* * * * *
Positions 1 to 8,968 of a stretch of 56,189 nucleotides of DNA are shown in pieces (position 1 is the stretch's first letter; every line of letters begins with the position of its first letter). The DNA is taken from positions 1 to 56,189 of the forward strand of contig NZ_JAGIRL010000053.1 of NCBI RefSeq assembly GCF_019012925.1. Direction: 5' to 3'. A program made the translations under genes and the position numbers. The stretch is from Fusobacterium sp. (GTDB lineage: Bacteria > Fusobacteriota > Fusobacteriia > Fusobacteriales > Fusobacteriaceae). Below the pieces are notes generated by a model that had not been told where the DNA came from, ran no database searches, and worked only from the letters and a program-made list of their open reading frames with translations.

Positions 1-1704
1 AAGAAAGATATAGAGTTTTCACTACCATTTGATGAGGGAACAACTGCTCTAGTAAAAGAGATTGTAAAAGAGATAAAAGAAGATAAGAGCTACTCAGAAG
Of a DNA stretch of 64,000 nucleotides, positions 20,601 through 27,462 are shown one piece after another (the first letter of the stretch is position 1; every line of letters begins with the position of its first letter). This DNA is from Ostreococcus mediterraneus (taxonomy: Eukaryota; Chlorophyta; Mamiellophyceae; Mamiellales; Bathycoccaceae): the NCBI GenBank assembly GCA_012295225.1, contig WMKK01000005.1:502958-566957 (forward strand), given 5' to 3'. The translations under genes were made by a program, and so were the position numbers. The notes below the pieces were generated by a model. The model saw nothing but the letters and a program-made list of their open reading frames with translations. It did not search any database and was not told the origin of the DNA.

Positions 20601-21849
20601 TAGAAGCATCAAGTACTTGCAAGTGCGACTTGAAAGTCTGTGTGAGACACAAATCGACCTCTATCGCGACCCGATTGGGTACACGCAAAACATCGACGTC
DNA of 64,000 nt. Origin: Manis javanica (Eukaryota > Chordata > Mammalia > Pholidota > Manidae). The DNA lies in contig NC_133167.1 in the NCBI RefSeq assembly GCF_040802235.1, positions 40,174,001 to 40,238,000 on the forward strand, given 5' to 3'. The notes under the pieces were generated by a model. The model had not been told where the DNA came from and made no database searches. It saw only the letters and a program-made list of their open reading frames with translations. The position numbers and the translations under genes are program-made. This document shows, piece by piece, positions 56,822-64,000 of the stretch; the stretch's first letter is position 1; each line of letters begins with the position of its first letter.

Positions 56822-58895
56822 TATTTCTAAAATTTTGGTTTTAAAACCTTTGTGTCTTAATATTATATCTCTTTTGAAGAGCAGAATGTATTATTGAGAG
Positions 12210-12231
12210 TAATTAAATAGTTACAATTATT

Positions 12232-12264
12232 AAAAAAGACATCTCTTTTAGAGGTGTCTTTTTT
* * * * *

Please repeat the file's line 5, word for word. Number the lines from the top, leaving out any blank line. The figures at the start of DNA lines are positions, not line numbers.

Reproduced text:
Positions 20601-21849